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Provision of servo-controlled cooling during neonatal transport
  1. Ewen D Johnston1,2,
  2. Julie-Clare Becher1,
  3. Anne P Mitchell2,
  4. Benjamin J Stenson1,2
  1. 1Neonatal Unit, Simpson Centre for Reproductive Health, Royal Infirmary, Edinburgh, UK
  2. 2Scottish Neonatal Transport Service (South East Team), Simpson Centre for Reproductive Health, Royal Infirmary, Edinburgh, UK
  1. Correspondence to Dr Ewen D Johnston, Neonatal Unit, Simpson Centre for Reproductive Health, Royal Infirmary, Old Dalkeith Road, Edinburgh EH16 4SA, UK; ewen.johnston{at}


Introduction Therapeutic hypothermia is a time critical intervention for infants who have experienced a hypoxic–ischaemic event. Previously reported methods of cooling during transport do not demonstrate the same stability achieved in the neonatal unit. The authors developed a system which allowed provision of servo-controlled cooling throughout transport, and present their first year's experience.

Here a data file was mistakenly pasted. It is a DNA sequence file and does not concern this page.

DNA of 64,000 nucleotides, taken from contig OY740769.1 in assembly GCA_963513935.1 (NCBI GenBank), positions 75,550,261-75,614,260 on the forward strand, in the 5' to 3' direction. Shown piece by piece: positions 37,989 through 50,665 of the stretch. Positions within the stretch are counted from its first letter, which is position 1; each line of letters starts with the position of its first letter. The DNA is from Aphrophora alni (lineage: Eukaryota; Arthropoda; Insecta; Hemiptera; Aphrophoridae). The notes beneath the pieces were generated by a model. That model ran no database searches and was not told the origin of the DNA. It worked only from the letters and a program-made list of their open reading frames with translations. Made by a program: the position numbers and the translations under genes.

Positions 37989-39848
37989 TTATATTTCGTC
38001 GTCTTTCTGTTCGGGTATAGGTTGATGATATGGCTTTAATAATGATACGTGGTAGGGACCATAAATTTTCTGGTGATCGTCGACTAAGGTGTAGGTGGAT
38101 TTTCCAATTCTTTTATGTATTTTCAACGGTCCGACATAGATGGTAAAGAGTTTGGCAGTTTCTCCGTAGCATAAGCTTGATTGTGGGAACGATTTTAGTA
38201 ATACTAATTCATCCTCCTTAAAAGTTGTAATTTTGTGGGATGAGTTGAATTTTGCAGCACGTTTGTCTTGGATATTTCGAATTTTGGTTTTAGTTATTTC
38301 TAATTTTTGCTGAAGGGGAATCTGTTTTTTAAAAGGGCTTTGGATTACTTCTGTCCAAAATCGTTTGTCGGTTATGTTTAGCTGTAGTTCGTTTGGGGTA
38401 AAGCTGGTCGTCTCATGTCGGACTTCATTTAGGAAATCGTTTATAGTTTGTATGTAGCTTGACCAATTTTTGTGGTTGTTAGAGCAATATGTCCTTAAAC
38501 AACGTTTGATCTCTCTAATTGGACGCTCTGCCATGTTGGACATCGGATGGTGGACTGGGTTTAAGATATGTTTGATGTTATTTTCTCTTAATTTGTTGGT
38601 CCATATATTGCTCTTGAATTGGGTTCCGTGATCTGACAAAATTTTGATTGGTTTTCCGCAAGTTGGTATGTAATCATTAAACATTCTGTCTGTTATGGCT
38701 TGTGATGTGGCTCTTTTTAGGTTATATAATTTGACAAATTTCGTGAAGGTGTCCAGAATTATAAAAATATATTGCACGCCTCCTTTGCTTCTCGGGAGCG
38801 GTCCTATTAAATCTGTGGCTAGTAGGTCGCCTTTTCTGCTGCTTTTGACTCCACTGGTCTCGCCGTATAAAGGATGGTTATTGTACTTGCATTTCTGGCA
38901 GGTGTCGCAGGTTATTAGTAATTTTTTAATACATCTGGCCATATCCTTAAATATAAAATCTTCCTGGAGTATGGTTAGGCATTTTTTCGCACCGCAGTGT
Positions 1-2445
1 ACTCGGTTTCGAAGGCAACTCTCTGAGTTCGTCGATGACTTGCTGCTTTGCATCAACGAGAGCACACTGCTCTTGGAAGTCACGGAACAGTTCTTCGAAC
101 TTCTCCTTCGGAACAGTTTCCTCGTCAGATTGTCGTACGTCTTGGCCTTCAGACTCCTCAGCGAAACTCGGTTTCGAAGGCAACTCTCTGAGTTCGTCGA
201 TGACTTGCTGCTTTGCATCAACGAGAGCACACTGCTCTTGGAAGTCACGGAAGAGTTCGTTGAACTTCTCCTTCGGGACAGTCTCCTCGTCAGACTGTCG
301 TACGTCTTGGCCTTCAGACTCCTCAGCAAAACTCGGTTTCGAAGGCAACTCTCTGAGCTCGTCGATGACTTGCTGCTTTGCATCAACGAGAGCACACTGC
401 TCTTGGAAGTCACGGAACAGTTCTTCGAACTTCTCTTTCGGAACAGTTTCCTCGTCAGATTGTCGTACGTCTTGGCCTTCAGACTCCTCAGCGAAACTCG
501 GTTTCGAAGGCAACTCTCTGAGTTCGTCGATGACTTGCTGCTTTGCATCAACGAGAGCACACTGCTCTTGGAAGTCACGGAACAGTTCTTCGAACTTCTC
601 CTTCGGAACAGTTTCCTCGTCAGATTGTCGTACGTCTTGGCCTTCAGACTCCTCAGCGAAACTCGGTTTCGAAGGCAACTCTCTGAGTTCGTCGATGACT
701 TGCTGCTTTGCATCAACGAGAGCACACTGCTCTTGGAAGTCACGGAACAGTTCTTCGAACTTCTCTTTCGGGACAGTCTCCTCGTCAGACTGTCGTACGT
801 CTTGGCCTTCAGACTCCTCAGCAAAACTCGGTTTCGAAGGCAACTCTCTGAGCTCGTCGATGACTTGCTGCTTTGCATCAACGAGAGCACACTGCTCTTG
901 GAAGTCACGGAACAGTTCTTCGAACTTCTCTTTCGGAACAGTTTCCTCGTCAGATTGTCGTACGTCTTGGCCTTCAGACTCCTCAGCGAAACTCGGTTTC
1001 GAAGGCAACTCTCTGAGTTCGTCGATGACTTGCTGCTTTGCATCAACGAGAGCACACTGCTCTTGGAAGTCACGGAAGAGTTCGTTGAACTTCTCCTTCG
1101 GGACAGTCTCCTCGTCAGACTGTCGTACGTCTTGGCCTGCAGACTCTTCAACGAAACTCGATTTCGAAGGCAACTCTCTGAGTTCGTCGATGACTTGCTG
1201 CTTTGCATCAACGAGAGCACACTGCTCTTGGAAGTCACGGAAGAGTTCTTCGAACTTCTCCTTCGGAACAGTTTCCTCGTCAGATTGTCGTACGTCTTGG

Methods Retrospective review of routinely collected patient data.

Results 14 out-born infants were referred for cooling during a 12-month period. Nine infants were managed with the servo-controlled system during transport. Cooling was commenced in all infants before 6 h of life. Median time from team arrival to the infant having a temperature in the target range (33–34°C) was 45 min. Median temperature during transfer was 33.5°C (range 33–34°C). Temperature on arrival at the cooling centre ranged from 33.4°C to 33.8°C.

Conclusion Servo-controlled cooling during transport is feasible and provides an optimal level of thermal control.

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  • Competing interests None.

  • Provenance and peer review Not commissioned; externally peer reviewed.